Is your dog’s mouth cleaner than yours? I think not!

A dog licks its lips. Photo by Taya Ovod | Shutterstock 

 Perhaps you’ve heard the old saying that a dog’s mouth is cleaner than a human’s mouth, or perhaps you haven’t, and you’re thinking, “Wait, there are people out there who think dogs’ mouths are clean?”

Yes, there are people who think dogs’ mouths are clean and I am one of them. Chalk it up to wishful thinking. I like to believe that when my dog runs up to me and slobbers all over my face that somehow her magic mouth was able to destroy whatever germs she licked off her butt earlier that day.

While a huge part of me didn’t want to find out that that’s not true, I felt it was time to face the facts, or in other words, the bacteria. 

According to the American Kennel Club, dogs’ mouths contain over 600 different species of oral bacteria. Gross right? Yeah, except the American Society for Microbiology determined that

humans’ mouths contain over 615 different species of oral bacteria. So whose mouths are cleaner? It’s hard to tell. The bacteria native to humans’ versus dogs’ mouths are very different. According to a study by Floyd Dewhirst, a bacterial geneticist at the Forsyth Institute and professor of oral medicine at Harvard, there’s only about 15% overlap between the species of bacteria in dogs’ mouths and humans’ mouths.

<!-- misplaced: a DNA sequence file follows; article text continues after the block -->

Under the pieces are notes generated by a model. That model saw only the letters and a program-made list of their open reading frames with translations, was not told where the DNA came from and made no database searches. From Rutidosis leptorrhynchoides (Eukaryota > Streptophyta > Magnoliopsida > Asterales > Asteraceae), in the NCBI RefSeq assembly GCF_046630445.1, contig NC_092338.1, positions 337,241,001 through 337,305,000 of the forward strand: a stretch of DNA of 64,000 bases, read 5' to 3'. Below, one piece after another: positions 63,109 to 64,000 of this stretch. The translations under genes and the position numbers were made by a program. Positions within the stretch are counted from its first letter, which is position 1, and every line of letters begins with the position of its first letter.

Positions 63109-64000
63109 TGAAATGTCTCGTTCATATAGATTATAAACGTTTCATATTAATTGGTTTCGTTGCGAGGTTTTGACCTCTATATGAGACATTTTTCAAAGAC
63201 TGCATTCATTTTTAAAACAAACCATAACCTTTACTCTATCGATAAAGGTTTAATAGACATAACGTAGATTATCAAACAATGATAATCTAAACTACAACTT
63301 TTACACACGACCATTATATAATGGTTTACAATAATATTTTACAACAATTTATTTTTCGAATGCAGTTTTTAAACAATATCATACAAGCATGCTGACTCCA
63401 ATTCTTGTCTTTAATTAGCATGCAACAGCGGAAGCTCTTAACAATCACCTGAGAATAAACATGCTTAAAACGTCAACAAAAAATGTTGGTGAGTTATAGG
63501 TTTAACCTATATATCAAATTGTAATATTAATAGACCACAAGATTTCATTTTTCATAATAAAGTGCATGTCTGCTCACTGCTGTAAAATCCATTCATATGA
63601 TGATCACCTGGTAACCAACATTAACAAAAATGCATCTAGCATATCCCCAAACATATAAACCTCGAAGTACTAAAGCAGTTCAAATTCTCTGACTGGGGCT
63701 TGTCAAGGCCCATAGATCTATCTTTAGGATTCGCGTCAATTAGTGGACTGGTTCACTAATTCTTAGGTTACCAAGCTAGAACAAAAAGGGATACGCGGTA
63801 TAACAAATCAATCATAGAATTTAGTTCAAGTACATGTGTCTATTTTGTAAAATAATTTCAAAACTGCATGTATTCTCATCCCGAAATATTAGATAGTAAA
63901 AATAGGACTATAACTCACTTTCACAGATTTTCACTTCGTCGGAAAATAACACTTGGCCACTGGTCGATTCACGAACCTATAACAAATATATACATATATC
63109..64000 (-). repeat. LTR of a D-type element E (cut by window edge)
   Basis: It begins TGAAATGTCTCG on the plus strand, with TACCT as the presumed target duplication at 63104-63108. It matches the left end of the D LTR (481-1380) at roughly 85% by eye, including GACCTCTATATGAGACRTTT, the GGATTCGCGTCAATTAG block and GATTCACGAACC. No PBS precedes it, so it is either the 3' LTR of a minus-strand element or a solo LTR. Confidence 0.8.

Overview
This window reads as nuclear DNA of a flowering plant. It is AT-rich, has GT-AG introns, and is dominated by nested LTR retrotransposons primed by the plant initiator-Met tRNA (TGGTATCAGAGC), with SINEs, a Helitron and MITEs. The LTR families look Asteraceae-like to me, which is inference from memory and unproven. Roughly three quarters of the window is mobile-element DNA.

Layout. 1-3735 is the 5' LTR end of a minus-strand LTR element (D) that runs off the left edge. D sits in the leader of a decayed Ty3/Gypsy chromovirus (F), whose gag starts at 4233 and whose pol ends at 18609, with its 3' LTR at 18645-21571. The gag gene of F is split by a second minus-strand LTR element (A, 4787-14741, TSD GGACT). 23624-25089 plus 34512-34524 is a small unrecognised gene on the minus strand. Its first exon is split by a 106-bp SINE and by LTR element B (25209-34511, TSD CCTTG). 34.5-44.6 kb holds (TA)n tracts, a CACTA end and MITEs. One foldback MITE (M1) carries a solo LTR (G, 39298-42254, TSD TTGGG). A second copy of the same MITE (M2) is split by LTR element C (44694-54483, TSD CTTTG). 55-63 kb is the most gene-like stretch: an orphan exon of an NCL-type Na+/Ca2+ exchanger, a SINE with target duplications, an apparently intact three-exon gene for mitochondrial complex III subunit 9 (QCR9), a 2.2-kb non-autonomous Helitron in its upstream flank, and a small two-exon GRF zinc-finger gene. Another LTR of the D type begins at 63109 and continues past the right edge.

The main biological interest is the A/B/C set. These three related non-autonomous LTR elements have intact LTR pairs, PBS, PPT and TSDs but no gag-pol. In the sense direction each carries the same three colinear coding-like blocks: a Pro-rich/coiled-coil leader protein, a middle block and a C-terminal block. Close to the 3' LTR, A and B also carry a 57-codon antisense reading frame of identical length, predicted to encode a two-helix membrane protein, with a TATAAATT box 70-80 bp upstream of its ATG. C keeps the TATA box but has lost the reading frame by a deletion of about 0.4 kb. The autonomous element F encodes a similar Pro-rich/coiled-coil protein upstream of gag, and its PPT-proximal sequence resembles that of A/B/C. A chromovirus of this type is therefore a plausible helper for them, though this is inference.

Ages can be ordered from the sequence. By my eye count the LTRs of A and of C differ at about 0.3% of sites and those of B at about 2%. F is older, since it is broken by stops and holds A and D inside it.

In a National Geographic article, Dewhirst points out that this may be because dogs and humans have evolved to eat different diets. Humans eat a lot of sugar, so our mouths are filled with streptococcal bacteria, which can break down those sugars. Dogs occasionally eat their own poop, so their mouths contain different bacteria. 

The good news is most germs in a dog’s mouth aren’t zoonotic, meaning that few diseases are transferred between dogs and humans orally. So while dogs’ mouths aren’t necessarily clean, they’re not typically dangerous.

However, it’s important to note that problems can arise when bacteria from a dog’s mouth enters a human’s bloodstream. For example, Capnocytophaga Canimorsus, a bacteria commonly found in dogs’ mouths, can prove deadly for humans. A quick Google search of “Capnocytophaga Canimorsus amputation” should be enough to deter you from allowing your dog to lick your wounds.

Moral of the story: No, a dog’s mouth isn’t cleaner than a human’s. However, kisses from your dog usually won’t harm you if your immune system is strong (infants and elders should be a bit more careful). You should definitely prevent your dog from licking your wounds, or causing them! Research shows that most diseases transferred from dog to human occur from dog bites. Better make sure you have a good trainer!


Burke, Anna. (2017). Is a Dog’s Mouth Cleaner than a Human’s Mouth?. Retrieved from 

by Alexandra Harbour

Contributer to Maynard Dog Training Solutions

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